Due to the permanent magnetization, the motor can be operated without a reactive current component which causes optimal inverter use. There are two principal classes of permanent magnet AC machines. The first type, the permanent magnet synchronous motor (PMSM) is sinusoidally excited. The second type, the trapezoidal excited machine is the brushless DC (BLDC) motor. The construction differences are that while the stator windings of the trapezoidal PM machines are concentrated into a narrow-phase pole, the windings of a sinusoidal machine are typically distributed over multiple slots to approximate a sinusoidal distribution.
These differences in construction are reflected in their corresponding motion characteristics. This implies the consequence that the first type of PMSM provides sinusoidal back-electromotive force (back-EMF) generation, and the second type provides trapezoidal back-EMF.
The PM synchronous motor is a rotating electric machine with a classic three-phase stator like that of an induction motor. The rotor has surface-mounted permanent magnets (see Figure 3-1). Figure 3-1. PM synchronous motor — cross section The PM synchronous motor is equivalent to an induction motor. The air gap magnetic field is produced by a permanent magnet, so that the rotor magnetic field is constant. The PM synchronous motors offer a number of advantages when used in modern motion control systems. The use of a permanent magnet to generate a substantial air gap magnetic flux makes it possible to design highly efficient PM motors.
Stator Stator winding (in slots) Shaft Rotor Air gap Permanent magnets
Three-phase Permanent Magnet Synchronous Motors Sensorless PMSM Control for an H-axis Washing Machine Drive, Rev. 0 3-10 Freescale Semiconductor The torque ripple associated with the sinusoidal PM (PMSM) machine is generally less than that developed in trapezoidal (BLDC) machines. This provides the reasons that sinusoidal motors are becoming popular in many different motor control applications such as washing machines, electrical power steering, and electromechanical braking. This work targets the PMSM with only interior permanent magnets.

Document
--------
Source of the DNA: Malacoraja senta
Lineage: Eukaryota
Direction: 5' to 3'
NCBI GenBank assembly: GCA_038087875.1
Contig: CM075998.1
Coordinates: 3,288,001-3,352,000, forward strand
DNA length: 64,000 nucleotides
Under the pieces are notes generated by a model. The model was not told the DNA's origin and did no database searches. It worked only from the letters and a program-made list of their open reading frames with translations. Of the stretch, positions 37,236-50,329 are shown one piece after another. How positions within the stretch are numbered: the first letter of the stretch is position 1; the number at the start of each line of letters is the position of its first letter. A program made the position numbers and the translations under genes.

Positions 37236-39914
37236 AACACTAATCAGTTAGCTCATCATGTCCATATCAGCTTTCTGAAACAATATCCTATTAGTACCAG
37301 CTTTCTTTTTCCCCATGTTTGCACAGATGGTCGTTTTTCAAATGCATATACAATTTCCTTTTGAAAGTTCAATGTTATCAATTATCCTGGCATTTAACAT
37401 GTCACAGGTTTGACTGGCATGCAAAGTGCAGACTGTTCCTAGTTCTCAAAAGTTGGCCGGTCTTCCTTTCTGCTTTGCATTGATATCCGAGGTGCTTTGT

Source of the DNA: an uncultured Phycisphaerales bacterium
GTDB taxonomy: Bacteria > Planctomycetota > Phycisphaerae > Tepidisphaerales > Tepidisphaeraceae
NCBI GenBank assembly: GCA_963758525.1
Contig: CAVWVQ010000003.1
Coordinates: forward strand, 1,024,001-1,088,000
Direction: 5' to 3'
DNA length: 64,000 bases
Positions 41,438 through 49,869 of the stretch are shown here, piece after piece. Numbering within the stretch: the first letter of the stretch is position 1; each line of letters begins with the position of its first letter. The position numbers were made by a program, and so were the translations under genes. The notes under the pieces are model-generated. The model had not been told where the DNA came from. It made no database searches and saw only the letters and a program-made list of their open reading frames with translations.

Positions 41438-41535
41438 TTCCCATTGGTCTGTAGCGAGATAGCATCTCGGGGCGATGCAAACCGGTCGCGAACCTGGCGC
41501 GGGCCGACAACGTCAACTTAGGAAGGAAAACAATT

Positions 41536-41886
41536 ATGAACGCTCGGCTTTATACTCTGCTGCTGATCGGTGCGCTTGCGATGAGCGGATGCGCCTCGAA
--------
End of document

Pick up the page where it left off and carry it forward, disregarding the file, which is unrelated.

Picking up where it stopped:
3.1 Mathematical Model of a PM Synchronous Motor A clear and comprehensive description of the synchronous machines dynamic behavior is a fundamental requirement for their application in speed or torque controlled drive systems.
The set of motor differential equations (Equation 3-1) are well known books documented in numerous publications by reputed authors. The stator voltage equations can be expressed as follows: Eqn. 3-1 Equation 3-2 is the flux-linkage of each of the stator windings. and the equation for magnetic flux at the rotor are: Eqn. 3-2 The PM synchronous machine is usually a symmetrical machine. All phase resistances, phase and mutual inductances, and flux-linkages can be thought as equal or as a function of the rotor electrical position with a 120° displacement. In the case of an interior permanent magnet machine, the saliency is presented in the motor and can be found as self and mutual inductances with variance in rotor position.
After applying substitutions to the stator phase equations (Equation 3-1), they can be transformed into the following matrix form: Eqn. 3-3 Where the vector column matrix means: Eqn. 3-4 The number of equations can be reduced if an appropriate transformation is introduced. They can be transformed either into a stationary reference frame (a two phase system is fixed to the stator and is called αβ) or a rotating reference frame (a two phase system is fixed to the rotor and is called dq). ua ub uc RS ia ib ic t d d Ψa Ψb Ψc + ⋅ = ψa ψb ψc Laa Lab Lca Lab Lbb Lbc Lac Lbc Lcc ia ib ic ψPM θe ( ) cos θe 2 3 -- -π – ⎝ ⎠ ⎛ ⎞ cos θe 2 3 -- -π + ⎝ ⎠ ⎛ ⎞ cos ⋅ + ⋅ = θr ua ub uc RS ia ib ic Laa Lab Lca Lab Lbb Lbc Lac Lbc Lcc t d d ia ib ic t ∂ ∂ Laa Lab Lca Lab Lbb Lbc Lac Lbc Lcc dθr dt - - - ⋅ ia ib ic ubackEMFa ubackEMFb ubackEMFc + ⋅ + ⋅ + ⋅ = ubackEMF ubackEMFa ubackEMFb ubackEMFc ωr ψPM t d d θr ( ) cos θr 2 3 -- -π – ⎝ ⎠ ⎛ ⎞ cos θr 2 3 -- -π + ⎝ ⎠ ⎛ ⎞ cos ⋅ ⋅ =